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Lyrical poetry is a term that is used to refer to poetry that is more interested in exploring thoughts and feelings than telling a story. This poem concerns the admiration of "the lamb" and as the speaker asks who made the lamb, we are told that it was Christ the Redeemer. The speaker identifies himself as a child, linking his own innocence and that of the lamb to the larger symbolic innocence and purity of Christ. Note the way in which the poem creates an emotional response of joy, protectiveness and tenderness. Consider the following section from the poem:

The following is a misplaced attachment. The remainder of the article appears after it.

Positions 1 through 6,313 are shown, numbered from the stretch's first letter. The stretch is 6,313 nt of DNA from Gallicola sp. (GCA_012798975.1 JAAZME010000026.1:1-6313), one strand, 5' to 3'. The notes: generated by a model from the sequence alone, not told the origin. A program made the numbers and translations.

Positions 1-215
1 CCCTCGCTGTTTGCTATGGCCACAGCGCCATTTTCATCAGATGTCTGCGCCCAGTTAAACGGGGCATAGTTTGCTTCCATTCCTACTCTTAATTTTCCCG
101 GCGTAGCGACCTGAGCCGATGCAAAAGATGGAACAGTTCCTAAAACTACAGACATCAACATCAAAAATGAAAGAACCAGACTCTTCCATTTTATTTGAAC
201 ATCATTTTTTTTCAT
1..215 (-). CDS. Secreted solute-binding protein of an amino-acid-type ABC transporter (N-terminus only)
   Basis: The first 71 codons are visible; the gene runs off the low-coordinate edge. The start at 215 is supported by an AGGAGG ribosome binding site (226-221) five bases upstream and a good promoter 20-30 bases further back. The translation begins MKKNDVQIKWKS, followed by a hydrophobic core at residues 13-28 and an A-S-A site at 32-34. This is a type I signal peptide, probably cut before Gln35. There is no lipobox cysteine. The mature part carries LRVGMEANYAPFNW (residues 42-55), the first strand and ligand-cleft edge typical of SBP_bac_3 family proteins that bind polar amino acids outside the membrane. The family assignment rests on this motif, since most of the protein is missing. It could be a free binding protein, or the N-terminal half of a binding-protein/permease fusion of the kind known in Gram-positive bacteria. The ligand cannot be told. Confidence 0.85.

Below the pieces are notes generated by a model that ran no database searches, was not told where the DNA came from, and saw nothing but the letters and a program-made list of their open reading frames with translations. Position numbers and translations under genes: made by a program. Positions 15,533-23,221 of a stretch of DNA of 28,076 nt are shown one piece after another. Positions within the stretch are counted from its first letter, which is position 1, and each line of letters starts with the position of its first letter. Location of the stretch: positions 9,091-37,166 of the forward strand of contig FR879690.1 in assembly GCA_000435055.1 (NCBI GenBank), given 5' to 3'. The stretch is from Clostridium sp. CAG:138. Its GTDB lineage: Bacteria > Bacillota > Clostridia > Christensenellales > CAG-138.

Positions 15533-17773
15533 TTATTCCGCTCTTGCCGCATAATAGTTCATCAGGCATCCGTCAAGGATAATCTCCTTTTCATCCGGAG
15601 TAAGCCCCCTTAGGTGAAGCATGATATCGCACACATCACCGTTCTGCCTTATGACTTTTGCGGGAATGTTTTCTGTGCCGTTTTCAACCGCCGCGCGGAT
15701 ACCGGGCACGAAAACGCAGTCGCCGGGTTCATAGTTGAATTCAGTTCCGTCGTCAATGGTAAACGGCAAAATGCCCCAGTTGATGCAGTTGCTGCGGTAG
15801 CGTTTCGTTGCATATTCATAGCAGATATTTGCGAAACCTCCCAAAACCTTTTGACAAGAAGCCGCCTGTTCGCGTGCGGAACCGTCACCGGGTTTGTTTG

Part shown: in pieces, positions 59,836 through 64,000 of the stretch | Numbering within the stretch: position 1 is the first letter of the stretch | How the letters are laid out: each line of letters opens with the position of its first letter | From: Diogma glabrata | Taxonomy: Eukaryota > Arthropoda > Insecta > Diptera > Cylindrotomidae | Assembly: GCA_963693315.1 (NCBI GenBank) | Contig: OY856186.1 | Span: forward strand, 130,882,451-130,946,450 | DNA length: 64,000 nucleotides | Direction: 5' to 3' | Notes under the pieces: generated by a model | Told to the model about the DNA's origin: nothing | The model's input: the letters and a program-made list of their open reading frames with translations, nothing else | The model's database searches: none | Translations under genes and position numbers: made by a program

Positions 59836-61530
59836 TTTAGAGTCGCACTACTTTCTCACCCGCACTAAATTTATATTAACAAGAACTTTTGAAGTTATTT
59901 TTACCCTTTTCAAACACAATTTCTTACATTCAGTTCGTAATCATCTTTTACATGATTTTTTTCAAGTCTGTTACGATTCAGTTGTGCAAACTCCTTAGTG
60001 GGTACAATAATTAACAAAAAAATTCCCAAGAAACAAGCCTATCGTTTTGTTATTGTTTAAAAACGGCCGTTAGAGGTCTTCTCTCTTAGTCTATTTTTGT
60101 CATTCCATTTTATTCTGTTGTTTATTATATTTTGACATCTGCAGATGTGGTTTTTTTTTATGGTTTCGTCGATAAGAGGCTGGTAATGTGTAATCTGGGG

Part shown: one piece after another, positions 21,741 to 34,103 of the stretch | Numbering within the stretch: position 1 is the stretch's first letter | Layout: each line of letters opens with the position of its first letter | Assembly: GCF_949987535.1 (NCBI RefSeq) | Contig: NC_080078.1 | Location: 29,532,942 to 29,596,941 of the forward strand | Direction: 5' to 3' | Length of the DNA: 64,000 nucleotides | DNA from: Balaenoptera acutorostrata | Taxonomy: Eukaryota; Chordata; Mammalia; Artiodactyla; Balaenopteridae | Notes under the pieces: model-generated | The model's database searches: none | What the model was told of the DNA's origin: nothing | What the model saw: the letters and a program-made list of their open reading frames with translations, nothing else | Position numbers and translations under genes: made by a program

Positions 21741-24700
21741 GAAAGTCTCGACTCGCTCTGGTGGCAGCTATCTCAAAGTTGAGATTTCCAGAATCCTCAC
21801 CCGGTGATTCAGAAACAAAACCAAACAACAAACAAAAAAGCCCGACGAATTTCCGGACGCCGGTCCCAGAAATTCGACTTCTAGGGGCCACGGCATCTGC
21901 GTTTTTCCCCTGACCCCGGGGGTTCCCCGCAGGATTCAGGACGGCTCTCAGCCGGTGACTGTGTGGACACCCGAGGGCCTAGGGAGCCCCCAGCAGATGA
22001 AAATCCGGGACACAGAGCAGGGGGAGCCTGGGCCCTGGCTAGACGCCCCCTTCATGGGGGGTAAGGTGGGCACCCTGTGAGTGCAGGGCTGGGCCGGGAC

Gave thee clothing of delight,

Softest clothing, wooly, bright;

Gave thee such a tender voice,

Making all the vales rejoice?

Little Lamb, who made thee?

Dost thou know who made thee?

The imagery that is employed, such as describing the lamb's wool as "clothing of delight / Softest clothing, wooly, bright," and the "tender voice" of the lamb and the image of the vales that "rejoice" all help to create the emotional response of childlike joy and protectiveness.

Read the study guide:
Songs of Innocence and of Experience

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